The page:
Royals lead tributes as UK marks one year since first coronavirus lockdown

23 March 2021, 13:35 | Updated: 23 March 2021, 18:21

Flowers sent by the Queen to St Bart's in London, and William and Kate at Westminster Abbey
Flowers sent by the Queen to St Bart's in London, and William and Kate at Westminster Abbey. Picture: PA

By Patrick Grafton-Green

The Queen and Prince Charles have led tributes as the UK marked one year since the first coronavirus lockdown.

The Queen reflected on the "grief and loss felt by so many" in a message accompanying flowers sent to St Bartholomew's Hospital in the City of London, where Prince Philip recently had heart surgery.

The Prince of Wales said in a recorded message: "Whatever our faith or philosophy may be, let us take a moment together to remember those who have been lost."

READ MORE: Nation falls silent to remember victims of Covid-19

READ MORE: Covid restrictions are being eased 'once and for all', Boris Johnson says

Prince William and Kate took part in a private moment of reflection in Westminster Abbey during a visit to pay tribute to the efforts of staff and volunteers at the vaccination centre there.

William and Kate visit the vaccination centre at Westminster Abbey
William and Kate visit the vaccination centre at Westminster Abbey. Picture: PA

The bouquet of irises, tulips, mixed narcissi and ranunculus and message sent by the Queen to St Bart's was carried from Windsor Castle, where the monarch and the Duke of Edinburgh have been staying during the pandemic.

The message read: "As we look forward to a brighter future together, today we pause to reflect on the grief and loss that continues to be felt by so many people and families, and pay tribute to the immeasurable service of those who have supported us all over the last year." 

Prince William lights a candle at Westminster Abbey
Prince William lights a candle at Westminster Abbey. Picture: Kensington Palace

Chief executive Professor Charles Knight said the hospital was "hugely honoured and humbled" by the gift.

Meanwhile, Charles said in a recorded message: "We have all been inspired by the resourcefulness we have witnessed, humbled by the dedication shown by so many, and moved beyond words by the sacrifices we have seen.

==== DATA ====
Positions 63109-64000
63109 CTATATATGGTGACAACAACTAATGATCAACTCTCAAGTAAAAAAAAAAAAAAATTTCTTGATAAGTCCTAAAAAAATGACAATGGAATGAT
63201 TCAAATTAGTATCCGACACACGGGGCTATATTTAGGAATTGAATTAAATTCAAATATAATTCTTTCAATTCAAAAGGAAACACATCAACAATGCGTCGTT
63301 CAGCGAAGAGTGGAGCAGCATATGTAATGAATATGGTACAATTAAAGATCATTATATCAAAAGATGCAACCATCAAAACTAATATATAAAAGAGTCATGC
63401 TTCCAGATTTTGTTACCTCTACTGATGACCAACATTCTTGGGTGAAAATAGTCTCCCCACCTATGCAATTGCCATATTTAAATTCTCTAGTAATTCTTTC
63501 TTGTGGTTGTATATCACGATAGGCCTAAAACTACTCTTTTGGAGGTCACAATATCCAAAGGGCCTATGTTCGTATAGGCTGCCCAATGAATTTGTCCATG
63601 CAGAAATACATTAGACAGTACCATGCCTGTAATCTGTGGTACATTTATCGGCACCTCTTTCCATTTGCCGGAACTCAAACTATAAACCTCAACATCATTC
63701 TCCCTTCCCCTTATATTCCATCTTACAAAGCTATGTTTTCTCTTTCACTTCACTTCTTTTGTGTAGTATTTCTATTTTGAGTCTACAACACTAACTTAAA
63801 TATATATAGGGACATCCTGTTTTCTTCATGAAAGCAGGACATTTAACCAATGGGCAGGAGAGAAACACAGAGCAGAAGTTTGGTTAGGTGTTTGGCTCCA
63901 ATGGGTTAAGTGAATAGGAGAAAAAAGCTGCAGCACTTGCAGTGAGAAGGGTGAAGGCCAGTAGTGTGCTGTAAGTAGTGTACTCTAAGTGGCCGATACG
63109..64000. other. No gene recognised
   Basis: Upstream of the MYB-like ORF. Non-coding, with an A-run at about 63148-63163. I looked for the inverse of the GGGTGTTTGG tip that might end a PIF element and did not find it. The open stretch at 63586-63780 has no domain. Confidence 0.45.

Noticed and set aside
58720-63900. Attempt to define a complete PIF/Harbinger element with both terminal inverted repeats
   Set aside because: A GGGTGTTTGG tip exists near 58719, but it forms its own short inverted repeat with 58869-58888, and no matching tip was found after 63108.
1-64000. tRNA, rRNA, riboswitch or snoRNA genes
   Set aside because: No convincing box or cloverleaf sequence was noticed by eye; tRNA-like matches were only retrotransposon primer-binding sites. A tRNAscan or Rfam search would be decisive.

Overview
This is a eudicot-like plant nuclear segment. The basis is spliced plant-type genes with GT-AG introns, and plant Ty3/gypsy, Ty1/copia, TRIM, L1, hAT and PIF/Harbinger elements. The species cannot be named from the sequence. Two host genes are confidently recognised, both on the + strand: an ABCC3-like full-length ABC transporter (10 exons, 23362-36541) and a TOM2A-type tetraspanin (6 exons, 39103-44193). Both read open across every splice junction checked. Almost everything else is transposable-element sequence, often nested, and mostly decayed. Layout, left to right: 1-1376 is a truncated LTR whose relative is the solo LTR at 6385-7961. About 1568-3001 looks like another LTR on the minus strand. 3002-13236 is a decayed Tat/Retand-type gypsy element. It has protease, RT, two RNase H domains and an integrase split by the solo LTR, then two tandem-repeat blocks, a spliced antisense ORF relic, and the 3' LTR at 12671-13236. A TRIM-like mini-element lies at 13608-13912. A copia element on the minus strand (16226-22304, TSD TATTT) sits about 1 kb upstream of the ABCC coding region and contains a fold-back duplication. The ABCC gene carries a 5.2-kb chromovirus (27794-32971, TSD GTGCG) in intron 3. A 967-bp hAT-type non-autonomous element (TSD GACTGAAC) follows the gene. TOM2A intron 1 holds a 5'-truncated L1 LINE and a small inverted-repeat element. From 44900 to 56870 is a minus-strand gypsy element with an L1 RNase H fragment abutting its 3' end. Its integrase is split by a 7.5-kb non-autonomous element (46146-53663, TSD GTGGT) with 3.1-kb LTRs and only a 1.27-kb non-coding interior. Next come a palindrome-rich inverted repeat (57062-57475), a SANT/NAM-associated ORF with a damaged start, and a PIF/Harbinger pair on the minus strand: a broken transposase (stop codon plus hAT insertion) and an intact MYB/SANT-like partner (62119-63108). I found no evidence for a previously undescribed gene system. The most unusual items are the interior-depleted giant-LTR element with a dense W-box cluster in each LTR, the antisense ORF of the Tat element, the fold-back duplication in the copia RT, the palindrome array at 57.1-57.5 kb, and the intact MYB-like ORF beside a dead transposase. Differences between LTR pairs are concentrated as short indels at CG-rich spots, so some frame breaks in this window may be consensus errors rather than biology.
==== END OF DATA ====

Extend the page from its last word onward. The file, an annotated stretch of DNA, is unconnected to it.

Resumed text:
“Whatever our faith or philosophy may be, let us take a moment together to remember those who have been lost, to give thanks for their lives, and to acknowledge the inexpressible pain of parting.

"In their memory, let us resolve to work for a future inspired by our highest values, that have been displayed so clearly by the people of this country through this most challenging of times."

The nation paused at midday in remembrance of those who have died during the crisis as part of a national day of reflection, organised by the end-of-life charity Marie Curie, of which Charles is a patron.

The minute’s silence was followed by a bell toll.

This evening at 8pm people are being encouraged to stand on their doorsteps with phones, candles and torches to signify a "beacon of remembrance".

The Duchess of Cambridge lights a candle at Westminster Abbey
The Duchess of Cambridge lights a candle at Westminster Abbey. Picture: Kensington Palace

According to the latest available data from the Office for National Statistics, there have been 629,623 deaths from all causes registered in England and Wales between March 21 2020 and the week ending March 12 2021.

The figures also show that, across the UK, 149,117 deaths have now occurred where Covid-19 was mentioned on the death certificate.

The Health Foundation calculates that those who died with Covid-19 have lost up to 10 years of life on average, with a total of up to 1.5 million potential years of life lost.